I hate talking about the negative effects of alcohol. I don’t have many vices, but I’m a wine lover, and I really don’t want to give it up!
And I’d love to tell you that it’s OK, that moderate drinking is fine, and point to all the studies that say it is. But one large study has just come out and it’s not good news.
Their ‘safe’ limit for alcohol is …….NONE!
I’m afraid there is no silver lining on this one. I’m going to have to accept that especially for women over 40 (and I’m now over 50!), alcohol is damaging.
You see alcohol and hormones don’t mix well, so when we’ve got hormone fluctuations, our livers aren’t at their best, our gut might be playing up and it’s likely to be affecting our sleep, weight, mood, energy levels and brain function. As well as increasing our risk of more serious health problems, especially breast cancer.
So let’s look at some of the effects of alcohol;
- Weight Gain
- It’s a bit more complex than just the ‘empty’ calories, alcohol messes with your blood sugar – that means it can cause energy slumps, mood swings, and sugar/carb cravings.
- Alcohol destroys your will power – you know those carb munchies you get…
- It slows down your metabolism – keeping you in fat storing mode
- It reduces growth hormone and testosterone – your fat burning hormones
- Mood and stress
- After the initial happy feelings, alcohol can lower serotonin levels, leaving you prone to low mood and depression
- The thing many women use it for – to de-stress, is actually raising your stress hormone cortisol, making you more anxious and overwhelmed in the long run
- It can lower testosterone, affecting your libido, motivation and sense of wellbeing
- It can help you fall asleep initially, but having an evening drink can reduce your deep sleep and wake you up at 3am with low blood sugar and / or dehydration – both of which are stresses on the body, raising cortisol
- Your Liver
- Your liver is already struggling – with all the toxins we have around, plus the hormones that we need to detoxify. Alcohol produces acetaldehyde which if not detoxified quickly can result in headaches, nausea, brain fog and fatigue – a typical ‘hangover’.
- While your liver is trying to deal with the alcohol, it might have to sacrifice some other toxins (increasing your toxic load) or hormones (increasing your circulating oestrogen) – too much oestrogen can cause PMS, heavy periods, bloating, headaches, and an increased risk of breast/ovarian cancer.
- Your Gut
- Alcohol can damage the cells in the lining of your gut, increasing inflammation and the risk of leaky gut which can lead to auto-immune conditions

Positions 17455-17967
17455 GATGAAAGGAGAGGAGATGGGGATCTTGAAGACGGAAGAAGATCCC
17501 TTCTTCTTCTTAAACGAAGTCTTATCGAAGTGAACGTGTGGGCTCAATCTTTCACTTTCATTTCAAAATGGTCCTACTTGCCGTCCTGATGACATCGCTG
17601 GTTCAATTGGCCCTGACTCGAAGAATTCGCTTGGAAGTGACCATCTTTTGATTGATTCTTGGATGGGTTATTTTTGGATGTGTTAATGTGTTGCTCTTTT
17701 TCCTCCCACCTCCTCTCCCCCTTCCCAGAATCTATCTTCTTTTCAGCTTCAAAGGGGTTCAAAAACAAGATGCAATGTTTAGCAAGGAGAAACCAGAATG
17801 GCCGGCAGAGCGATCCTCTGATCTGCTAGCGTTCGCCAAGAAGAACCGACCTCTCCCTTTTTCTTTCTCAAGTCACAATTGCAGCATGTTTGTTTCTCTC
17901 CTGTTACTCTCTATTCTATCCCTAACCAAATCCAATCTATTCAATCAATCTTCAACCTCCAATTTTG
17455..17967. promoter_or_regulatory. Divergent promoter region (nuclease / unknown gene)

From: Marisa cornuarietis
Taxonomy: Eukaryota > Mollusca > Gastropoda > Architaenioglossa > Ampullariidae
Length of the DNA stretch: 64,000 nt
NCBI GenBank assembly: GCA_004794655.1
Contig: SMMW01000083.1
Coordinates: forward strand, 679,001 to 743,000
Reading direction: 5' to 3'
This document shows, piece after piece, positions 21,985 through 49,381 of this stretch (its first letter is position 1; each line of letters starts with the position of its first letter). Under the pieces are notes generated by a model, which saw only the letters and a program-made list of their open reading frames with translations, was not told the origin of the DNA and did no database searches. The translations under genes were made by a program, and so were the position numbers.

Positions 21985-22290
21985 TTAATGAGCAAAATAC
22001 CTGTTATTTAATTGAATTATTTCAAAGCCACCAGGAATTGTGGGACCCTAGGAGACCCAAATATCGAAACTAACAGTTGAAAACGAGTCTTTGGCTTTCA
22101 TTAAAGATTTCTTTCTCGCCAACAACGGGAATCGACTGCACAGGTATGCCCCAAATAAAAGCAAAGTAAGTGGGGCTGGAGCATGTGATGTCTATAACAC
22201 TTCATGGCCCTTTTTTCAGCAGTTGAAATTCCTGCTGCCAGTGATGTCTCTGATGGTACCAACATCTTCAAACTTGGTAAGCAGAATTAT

- Alcohol can also alter nutrient absorption as it can reduce enzyme production for digesting food
- If you already have a gut infection, the effects can be worse, especially with candida which also produces acetalydehyde – that’s why you can feel hungover without having had a drink. But if you drink too, the effects can be a lot worse.
- Bone health
So if you already have a hormone imbalance, gut issue, auto-immune issue, poor sleep or nutrient deficiency, alcohol is not going to be your friend.
But I know how hard it is to go without completely, so here are my tips for keeping alcohol as safe as possible;
- Always have food if you’re drinking alcohol – never drink on an empty stomach
- Choose wine over cocktails or spirits with sugary mixers (and don’t do diet mixers) – red wine is best as you tend to drink less and it’s got some antioxidants – although watch out if you’re histamine intolerant
- Always stay hydrated – drink water before, during and after alcohol
- Have ‘alcohol free’ days during the week – as many as possible
- Take a longer break as often as possible – eg dry January
- Choose quality over quantity
- Ask yourself if it’s just a habit, or you really WANT it.
- Don’t drink at night if you don’t sleep well or if you suffer hangovers the next day.
- Alcohol cravings can happen when your blood sugar is low – mine happen just as I’m starting to cook dinner! Try a large glass of water with a handful of nuts – the craving should pass.
- Eat lots of cruciferous vegetables (broccoli, cauliflower, cabbage, kale, chard, rocket, Brussel sprouts, watercress etc) – to help your liver detox your oestrogen.
- Take a good multivitamin with good levels of active B vitamins – these are depleted often by alcohol, plus a liver formula with milk thistle, N-Acetyl Cysteine and other liver helpers.
- If you suspect you have candida, don’t drink alcohol – get help to get rid of the infection first.